What do you think may attract Western readers to Uzbek or other Central Asian literature?

I think that most Western readers first come to Central Asian literature because they have an interest in Russian literature. In a way, that’s a shame, because literature from Uzbekistan and the other countries deserves to be read and evaluated on its own terms. On the other hand, it’s a blessing, because readers can be pleasantly surprised to discover how non-Russian a book written in Uzbek can be. They discover that Central Asian literature is much more than just exotic Russian literature. I hope a few discoveries like this will pique readers’ curiosity and make them want to learn more about the region and read more, too.

“Who will read this book? What will they expect from the book? And what can I expect from the readers, in terms of attention, willingness to learn something new, willingness to think in an unfamiliar way?”

Do you attempt to adapt novels for the western audience’s mentality or keep the original motifs fully intact?

Well, this is one of the fundamental questions of translation: do we “domesticate” the text, bring it closer to what English-language readers expect, or do we “foreignize” it, and make an effort to keep it strange and alien to English-language readers? But it’s not a simple question, because there are many kinds of English-language readers, and there are many kinds of books. For every book, I have to make a judgment: Who will read this book? What will they expect from the book? And what can I expect from the readers, in terms of attention, willingness to learn something new, willingness to think in an unfamiliar way? Usually, I trust my readers to have a sense of adventure. I want them to be fully aware that this story does not come from their native land, and enjoy the interesting, odd things about it. Yet I see no reason to intentionally make the translation sound “foreign”. If the original is a good, well-written Uzbek book, then the translation must be a good, well-written English book, even if the settings, motifs, and themes are rarely described in English or completely unfamiliar.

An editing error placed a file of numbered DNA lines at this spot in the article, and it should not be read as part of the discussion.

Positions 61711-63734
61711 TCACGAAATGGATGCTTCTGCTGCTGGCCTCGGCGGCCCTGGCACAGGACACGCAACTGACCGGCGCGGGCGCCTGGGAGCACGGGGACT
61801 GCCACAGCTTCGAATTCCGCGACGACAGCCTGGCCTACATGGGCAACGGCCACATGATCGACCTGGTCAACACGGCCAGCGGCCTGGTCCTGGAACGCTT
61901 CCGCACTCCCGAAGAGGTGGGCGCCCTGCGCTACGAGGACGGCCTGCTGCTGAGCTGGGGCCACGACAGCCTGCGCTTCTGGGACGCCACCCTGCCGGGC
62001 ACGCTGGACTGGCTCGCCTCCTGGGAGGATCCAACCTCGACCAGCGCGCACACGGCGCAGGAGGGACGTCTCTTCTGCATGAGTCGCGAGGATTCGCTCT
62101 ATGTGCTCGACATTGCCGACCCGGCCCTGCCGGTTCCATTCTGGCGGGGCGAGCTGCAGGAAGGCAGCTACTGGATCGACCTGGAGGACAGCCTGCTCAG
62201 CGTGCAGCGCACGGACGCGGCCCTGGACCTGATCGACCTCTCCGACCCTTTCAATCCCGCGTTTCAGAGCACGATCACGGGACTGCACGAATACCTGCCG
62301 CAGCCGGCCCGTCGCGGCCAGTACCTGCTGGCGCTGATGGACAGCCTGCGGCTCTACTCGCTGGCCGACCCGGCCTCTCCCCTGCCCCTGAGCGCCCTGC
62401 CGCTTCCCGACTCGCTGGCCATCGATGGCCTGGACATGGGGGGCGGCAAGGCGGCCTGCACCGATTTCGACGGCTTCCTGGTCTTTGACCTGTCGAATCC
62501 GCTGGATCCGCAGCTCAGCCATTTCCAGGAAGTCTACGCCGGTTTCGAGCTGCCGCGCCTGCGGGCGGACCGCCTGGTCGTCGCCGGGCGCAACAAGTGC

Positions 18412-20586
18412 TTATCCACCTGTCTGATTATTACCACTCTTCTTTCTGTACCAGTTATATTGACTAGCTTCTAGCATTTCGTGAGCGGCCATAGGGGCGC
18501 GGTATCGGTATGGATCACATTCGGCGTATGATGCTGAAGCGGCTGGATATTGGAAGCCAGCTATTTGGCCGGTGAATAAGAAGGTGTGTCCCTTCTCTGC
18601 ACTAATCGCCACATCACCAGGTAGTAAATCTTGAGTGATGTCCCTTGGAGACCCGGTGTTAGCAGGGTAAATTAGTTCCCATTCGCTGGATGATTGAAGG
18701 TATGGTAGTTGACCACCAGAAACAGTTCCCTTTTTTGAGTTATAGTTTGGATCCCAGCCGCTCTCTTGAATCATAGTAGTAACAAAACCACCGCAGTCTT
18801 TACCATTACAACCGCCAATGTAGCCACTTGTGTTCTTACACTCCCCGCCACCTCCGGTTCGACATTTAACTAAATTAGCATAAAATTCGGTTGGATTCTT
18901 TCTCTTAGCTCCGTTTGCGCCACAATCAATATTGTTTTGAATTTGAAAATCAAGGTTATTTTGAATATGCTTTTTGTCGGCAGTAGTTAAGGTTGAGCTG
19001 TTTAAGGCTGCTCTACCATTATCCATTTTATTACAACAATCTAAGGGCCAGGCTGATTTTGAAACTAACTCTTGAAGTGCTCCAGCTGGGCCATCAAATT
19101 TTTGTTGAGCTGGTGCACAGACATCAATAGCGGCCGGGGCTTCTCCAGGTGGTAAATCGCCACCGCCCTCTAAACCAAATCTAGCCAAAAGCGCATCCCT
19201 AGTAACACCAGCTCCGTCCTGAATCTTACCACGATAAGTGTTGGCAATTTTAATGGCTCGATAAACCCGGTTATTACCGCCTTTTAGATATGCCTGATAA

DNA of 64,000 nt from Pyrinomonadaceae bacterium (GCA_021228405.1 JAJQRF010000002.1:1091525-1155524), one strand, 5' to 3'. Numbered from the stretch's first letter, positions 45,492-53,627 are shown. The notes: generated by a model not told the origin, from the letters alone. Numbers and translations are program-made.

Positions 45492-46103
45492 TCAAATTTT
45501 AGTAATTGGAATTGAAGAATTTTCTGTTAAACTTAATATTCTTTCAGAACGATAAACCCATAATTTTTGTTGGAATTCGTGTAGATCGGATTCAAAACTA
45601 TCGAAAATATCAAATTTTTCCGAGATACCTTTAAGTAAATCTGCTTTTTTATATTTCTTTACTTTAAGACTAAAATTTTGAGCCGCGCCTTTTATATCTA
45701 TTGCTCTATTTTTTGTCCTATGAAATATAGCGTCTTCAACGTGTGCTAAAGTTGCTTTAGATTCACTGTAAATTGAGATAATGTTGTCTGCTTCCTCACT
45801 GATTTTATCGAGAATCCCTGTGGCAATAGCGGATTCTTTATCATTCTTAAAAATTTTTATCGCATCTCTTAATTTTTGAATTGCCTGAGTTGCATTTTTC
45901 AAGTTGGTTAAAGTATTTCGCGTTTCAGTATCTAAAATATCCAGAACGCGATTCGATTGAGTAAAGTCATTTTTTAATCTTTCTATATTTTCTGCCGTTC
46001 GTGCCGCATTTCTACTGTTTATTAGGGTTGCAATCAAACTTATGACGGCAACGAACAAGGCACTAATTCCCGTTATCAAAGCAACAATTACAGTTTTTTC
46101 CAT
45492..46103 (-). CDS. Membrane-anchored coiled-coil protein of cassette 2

What are the main differences that you have noticed between the content of Central Asian literature and the current world trends? And do you still feel the Soviet impact in the post-Soviet literature?